In her 2008 novel A Mercy Toni Morrison imagines a frontier Virginia of the late 1600s, a century before the American Revolution. She has found in this time and place valuable insights into the relationship between slavery and race, a relationship that is taken for granted but that is after all contingent.
Morrison is a keen student of history. Reading her 1992 essay Playing in the Dark: Whiteness and the Literary Imagination, her brief for a background element of blackness as necessary for the construction of whiteness, I was directed by a footnote to discover William Dunbar, a Scottish settler and slave-holder in late 18th century Mississippi, who turned out to have such an interesting life that I've been gathering material for a project ever since. In the genesis of A Mercy she was inspired, she says, by Bacon's Rebellion, an uprising against the governor of Virginia in 1676 for his failure to retaliate against Indian raids on frontier villages. The rebels in fact forced the government to flee the capitol and conducted numerous attacks on Indians before being put down. Morrison noticed the composition of Bacon's rebel force: wealthy and poor, property owners and indentured servants, whites and blacks, all united to a common purpose by the perceived indifference of the English governor and the threat of Indian attacks.
There is evidence that colonial authorities took steps to harden racial divides in the aftermath of the rebellion. When it became established that whites had more impunity than blacks (in many areas a non-white had no legal protection from white violence) the relationship between blackness and slavery was cemented. This served the interests of the slave-owning planters by socially dividing not only black slaves but all blacks from the rest of the working-class population. In the creation of white supremacy Morrison sees a monstrous homogeneity replacing a dense heterogeneity.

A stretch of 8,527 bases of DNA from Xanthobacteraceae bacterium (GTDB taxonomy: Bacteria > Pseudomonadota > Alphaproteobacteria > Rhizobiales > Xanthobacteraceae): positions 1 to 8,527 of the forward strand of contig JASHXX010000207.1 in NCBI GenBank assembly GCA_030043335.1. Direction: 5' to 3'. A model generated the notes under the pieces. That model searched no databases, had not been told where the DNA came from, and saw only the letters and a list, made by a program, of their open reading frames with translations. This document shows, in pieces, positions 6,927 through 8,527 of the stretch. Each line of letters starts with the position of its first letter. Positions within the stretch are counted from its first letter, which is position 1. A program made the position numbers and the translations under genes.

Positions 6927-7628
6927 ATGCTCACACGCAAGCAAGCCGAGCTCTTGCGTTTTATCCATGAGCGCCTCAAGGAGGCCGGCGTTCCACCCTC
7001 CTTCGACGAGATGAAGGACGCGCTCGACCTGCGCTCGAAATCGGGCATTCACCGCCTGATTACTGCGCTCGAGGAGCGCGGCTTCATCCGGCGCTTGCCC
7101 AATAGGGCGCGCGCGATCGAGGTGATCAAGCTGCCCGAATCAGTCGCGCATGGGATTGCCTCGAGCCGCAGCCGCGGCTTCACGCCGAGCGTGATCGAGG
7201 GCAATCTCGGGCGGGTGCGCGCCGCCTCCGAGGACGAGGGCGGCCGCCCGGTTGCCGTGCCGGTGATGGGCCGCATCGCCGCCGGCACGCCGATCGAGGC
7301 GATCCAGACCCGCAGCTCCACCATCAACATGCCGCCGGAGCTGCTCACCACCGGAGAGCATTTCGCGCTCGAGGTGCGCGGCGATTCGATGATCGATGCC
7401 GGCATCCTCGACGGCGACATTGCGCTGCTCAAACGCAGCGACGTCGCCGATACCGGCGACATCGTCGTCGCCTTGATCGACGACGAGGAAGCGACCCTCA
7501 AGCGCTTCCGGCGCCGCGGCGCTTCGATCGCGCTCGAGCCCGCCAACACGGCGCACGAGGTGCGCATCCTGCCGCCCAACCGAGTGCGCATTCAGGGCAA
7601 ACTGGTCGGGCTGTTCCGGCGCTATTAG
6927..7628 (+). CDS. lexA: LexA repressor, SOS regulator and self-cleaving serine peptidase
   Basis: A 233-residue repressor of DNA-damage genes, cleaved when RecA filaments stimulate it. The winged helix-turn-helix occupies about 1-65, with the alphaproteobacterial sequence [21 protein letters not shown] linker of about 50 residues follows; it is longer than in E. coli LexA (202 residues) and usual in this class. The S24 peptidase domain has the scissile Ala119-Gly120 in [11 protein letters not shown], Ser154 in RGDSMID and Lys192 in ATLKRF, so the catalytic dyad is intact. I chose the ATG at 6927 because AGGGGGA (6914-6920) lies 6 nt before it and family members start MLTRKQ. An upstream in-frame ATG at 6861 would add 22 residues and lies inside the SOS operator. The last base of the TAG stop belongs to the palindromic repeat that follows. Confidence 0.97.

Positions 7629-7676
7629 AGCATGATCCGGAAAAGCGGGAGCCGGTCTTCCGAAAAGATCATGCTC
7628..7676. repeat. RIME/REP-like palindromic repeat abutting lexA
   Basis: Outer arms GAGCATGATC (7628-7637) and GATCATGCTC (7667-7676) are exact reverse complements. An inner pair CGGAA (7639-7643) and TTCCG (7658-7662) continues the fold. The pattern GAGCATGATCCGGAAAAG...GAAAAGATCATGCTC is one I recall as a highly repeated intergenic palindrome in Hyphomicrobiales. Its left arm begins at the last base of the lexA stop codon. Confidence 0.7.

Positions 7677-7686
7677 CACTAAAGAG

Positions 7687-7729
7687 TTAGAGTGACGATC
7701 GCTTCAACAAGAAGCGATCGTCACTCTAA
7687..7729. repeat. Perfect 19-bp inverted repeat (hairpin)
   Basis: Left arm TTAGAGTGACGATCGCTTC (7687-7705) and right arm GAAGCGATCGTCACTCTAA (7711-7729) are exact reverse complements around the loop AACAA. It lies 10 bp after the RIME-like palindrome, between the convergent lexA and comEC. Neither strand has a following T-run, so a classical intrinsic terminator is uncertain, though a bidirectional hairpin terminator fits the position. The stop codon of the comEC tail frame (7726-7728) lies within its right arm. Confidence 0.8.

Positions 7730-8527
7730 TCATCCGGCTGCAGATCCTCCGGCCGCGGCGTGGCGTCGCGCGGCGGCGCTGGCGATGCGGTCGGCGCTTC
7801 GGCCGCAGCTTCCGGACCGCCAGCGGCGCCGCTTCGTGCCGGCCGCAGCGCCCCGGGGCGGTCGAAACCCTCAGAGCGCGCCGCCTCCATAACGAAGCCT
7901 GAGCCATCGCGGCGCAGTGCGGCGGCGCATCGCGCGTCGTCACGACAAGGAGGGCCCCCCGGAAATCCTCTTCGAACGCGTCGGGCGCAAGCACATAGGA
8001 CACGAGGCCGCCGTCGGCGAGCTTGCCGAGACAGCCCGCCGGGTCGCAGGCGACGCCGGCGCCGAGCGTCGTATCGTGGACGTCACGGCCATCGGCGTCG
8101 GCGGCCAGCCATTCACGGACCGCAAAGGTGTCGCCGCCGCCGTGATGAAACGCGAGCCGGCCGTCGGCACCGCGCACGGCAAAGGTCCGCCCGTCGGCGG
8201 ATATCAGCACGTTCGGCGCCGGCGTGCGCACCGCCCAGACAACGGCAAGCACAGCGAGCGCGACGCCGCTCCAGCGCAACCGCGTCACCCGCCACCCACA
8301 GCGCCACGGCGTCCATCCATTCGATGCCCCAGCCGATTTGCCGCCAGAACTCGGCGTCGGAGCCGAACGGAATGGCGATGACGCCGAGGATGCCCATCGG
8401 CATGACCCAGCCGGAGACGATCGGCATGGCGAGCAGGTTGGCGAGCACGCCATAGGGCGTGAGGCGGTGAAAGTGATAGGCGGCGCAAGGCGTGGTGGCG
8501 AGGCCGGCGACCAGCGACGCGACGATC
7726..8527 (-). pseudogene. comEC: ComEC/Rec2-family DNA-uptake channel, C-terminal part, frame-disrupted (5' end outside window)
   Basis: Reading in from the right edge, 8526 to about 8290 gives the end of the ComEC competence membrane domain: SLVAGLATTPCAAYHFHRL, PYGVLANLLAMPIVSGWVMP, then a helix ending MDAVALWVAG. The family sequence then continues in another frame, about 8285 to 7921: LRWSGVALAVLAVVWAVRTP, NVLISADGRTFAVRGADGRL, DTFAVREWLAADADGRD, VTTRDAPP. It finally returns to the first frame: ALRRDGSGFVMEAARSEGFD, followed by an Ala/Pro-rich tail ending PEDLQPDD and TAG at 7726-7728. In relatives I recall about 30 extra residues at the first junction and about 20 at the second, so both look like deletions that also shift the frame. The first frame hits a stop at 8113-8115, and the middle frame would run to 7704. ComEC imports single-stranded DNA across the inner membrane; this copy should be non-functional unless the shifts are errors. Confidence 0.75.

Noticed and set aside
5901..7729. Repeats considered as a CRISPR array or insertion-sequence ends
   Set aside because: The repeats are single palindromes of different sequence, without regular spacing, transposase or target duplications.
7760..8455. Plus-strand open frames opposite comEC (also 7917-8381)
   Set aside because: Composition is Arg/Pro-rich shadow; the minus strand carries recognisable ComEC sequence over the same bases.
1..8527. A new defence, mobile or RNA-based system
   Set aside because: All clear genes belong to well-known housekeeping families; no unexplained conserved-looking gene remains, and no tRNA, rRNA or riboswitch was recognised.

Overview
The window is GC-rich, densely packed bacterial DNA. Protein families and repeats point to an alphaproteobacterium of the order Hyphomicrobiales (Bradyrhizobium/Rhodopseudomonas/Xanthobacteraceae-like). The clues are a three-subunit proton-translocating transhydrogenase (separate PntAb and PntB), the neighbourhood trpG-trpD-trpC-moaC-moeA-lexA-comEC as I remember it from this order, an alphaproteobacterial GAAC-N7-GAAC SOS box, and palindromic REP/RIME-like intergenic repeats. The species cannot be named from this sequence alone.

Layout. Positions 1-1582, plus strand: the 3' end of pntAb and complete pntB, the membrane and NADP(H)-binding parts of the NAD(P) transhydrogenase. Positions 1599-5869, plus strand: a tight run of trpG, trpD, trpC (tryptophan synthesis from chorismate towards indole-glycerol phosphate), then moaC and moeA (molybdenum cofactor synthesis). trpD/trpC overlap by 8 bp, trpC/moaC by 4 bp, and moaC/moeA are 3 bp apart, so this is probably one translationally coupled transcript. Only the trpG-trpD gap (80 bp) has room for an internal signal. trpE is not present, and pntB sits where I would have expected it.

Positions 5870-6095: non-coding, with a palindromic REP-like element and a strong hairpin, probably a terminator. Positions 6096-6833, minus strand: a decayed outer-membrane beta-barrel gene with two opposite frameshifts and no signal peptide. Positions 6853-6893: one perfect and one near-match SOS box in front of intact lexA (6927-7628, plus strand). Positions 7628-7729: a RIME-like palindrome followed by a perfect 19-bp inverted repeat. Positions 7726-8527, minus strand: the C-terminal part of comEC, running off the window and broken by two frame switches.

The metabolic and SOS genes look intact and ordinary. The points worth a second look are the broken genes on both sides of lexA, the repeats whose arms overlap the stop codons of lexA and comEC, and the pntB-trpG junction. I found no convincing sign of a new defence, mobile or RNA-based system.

In wilderness 1680s Virginia Morrison assembles a meticulously diverse group of people, that is to say women after the decent but vainglorious Jacob Vaark passes away leaving his widow Rebekka, a refugee from English urban poverty, Florens, a slave taken reluctantly by Vaark from a Portuguese merchant in partial payment of a debt, Lina, an Indian orphaned by plague and sold to Vaark "by Presbyterians," and the lowly Sorrow, who some say is the mixed-blood daughter of the captain of the ill-fated ship the wreck of which she is the only survivor...but this is only a bit much when I lay it all out like that. In a review by John Updike he opens with a mention of Faulkner. The way I would put it is that A Mercy is written more in the impressionistic, Modernist style of Morrison's masterpiece Beloved (1987) than any of the intervening novels. The wilderness suits this densely atmospheric style which is also, as Faulkner understood, appropriate for the internal narratives of poorly-formed people.
Florens is in love with a freeman, a blacksmith, that is a black man who works as a smith and a smithee of black men. He rejects Florens as too rough and uncultivated for him. As traumatic and even ruinous his rejection is for Florens, he is soon to experience a greater one, for no black man in the racist future will feel entitled to judge and be judged on the basis of character alone. As Florens experiences him he represents a future that will never arrive - not only her future with him but a future with proud black men unencumbered with racism.
Related books that have been the subjects of posts here include Edward Jones's The Known World and Marlon James' Book of Night Women.